Getting to Zero

Coined by saints as “The Prayer of Subtraction”, this is a good prayer for me today.

 

Feeling overwhelmed by invisible forces, I am eager to have my load lightened. It seems reasonable that if the spirit rises and the flesh descends, perhaps I should detach from the flesh if I don’t want to feel this weighty drag. Yes?

 

So I name the earthly things that I think make me great. And then surrender them.

 

I name the plans I’ve made and the purposes for them. And surrender them.

 

I name the hopes I project onto others. And I surrender them.

 

I name the hopes that have been projected onto me. And I surrender them.

 

I name my so-called necessities and the things I wish I had. I name my blessings and my worries. I name my strengths and weaknesses. The things I’ve been avoiding and the things that I’ve been doing instead; I name the things that irritate me, and all the thoughts that are distracting me from this prayer…

 

I acknowledge my separation from God and all of the sin born of that separation—all the choices and reactions I’ve made while apart from a sufficient Grace.

 

And I surrender them until I am nothing. Carrying nothing. Needing nothing, only Christ.

 

Some days I just say “I surrender”, some days I actually do it, some days I have to hack at all these attachments with a pick-axe, some days they float off me, other days they cling to me despite myself. Many days there are still things weighing me down and I don’t even know it. But I never get condemned by God in either outcome.

 

As I sit in the quiet, I imagine the reality of me truly being free of these things. Do I really want the freedom? Do I really want to be free of my hopes for my children? Is that the same thing as being “hopeless”? What if my hopes don’t pan out? Will God be enough for me then? And enough for them? Is my future safe when outside my hands?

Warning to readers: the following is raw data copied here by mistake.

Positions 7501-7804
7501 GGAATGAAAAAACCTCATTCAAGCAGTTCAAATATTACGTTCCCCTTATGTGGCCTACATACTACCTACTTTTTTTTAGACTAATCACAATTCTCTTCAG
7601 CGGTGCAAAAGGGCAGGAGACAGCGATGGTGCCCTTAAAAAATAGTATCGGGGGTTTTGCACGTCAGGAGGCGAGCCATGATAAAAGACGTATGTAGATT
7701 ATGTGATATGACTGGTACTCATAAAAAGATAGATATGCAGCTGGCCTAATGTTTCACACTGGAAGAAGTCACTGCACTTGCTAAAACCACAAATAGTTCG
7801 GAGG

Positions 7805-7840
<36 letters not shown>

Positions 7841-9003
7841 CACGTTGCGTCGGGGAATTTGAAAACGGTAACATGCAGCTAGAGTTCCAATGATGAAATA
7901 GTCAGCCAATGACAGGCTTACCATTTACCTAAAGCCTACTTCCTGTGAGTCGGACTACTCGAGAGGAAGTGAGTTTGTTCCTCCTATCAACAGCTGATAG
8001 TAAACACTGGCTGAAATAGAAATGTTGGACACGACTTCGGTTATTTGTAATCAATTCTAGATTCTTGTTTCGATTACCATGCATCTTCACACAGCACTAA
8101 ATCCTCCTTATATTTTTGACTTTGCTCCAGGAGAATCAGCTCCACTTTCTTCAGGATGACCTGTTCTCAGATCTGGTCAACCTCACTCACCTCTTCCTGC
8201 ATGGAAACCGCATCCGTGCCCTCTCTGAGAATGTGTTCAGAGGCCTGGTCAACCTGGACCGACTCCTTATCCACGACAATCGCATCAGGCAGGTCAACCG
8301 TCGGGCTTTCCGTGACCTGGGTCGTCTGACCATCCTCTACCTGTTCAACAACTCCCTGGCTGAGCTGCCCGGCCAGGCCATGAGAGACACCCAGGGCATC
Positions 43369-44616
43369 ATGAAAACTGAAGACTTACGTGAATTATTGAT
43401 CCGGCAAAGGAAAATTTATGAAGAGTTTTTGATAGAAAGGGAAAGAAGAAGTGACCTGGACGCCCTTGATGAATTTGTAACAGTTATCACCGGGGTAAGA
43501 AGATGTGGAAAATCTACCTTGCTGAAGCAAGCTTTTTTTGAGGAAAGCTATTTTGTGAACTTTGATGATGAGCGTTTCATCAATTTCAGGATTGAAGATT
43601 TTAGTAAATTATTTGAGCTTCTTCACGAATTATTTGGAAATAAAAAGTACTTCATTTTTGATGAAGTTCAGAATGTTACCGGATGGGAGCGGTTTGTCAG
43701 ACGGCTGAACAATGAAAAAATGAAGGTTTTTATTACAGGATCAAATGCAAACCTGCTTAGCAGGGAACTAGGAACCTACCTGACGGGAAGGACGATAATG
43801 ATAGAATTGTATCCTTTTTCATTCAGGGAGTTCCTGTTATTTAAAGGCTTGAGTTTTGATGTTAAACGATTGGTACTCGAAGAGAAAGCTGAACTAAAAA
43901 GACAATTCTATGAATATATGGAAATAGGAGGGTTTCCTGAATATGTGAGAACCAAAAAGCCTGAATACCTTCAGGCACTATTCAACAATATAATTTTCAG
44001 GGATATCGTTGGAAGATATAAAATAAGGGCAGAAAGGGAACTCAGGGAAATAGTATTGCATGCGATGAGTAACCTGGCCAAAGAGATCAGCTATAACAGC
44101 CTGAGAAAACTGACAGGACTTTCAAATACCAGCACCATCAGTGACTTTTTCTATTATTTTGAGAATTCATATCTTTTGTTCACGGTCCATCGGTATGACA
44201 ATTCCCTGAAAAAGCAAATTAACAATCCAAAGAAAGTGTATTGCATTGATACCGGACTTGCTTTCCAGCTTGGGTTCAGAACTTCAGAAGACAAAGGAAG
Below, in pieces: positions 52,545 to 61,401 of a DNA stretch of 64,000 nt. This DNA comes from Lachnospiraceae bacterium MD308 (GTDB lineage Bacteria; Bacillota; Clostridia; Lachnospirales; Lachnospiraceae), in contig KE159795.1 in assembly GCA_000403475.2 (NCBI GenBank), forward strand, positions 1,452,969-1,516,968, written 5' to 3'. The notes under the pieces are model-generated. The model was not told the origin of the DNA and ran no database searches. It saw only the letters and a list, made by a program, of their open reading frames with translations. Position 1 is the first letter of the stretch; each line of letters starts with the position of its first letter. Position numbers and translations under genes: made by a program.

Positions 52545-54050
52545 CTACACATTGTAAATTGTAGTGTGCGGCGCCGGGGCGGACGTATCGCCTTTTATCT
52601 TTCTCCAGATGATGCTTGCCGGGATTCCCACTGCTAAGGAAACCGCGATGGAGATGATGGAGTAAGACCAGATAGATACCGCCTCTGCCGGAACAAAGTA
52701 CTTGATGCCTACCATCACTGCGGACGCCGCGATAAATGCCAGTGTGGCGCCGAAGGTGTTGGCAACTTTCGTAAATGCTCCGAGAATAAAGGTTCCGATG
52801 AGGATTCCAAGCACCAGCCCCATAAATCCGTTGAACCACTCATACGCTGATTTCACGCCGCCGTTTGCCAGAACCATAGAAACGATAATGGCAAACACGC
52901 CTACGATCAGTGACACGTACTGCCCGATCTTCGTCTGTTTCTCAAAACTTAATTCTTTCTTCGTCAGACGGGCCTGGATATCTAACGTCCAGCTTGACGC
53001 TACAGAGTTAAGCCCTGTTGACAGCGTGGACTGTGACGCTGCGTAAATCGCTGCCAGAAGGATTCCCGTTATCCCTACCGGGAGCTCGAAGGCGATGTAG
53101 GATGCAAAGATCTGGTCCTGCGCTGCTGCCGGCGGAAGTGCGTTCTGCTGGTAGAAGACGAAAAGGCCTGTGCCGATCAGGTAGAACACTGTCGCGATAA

Perhaps I enjoy the company of my worries.

 

Faith requires such trust.

 

I suppose God can work both ways, but I’d rather have my faith define my day as opposed to the other way around.

 

Sometimes, in the silence, I get an image or a thought or a verse. Sometimes I just get the silence. The freeing reset. The blessing of getting to zero.

 

In my nothingness, I find I ask for things in the name of Christ—those things that are in the spirit of salvation—those same things that Jesus says He will do for me (John 14:14). Things like: “Let me not waste a step today as I am about your plan for me”, or “God be working that she might know you”. From my emptiness, I can utter the mind of God whose will is unfolding as I speak.

 

Half-awake in salvation, and half-awake to the day’s chores still before me, I don’t feel much different—no big “zing” or charismatic enlightenment. But sometimes freedom requires momentum gained by my hands and feet. So I shall vacuum, and prepare my taxes, and do the next logical thing with regards to enabling my vocational income. And I will trust God with the results of my work today.

 

It is a bit less fretful being at zero.

 

2 thoughts on “Getting to Zero

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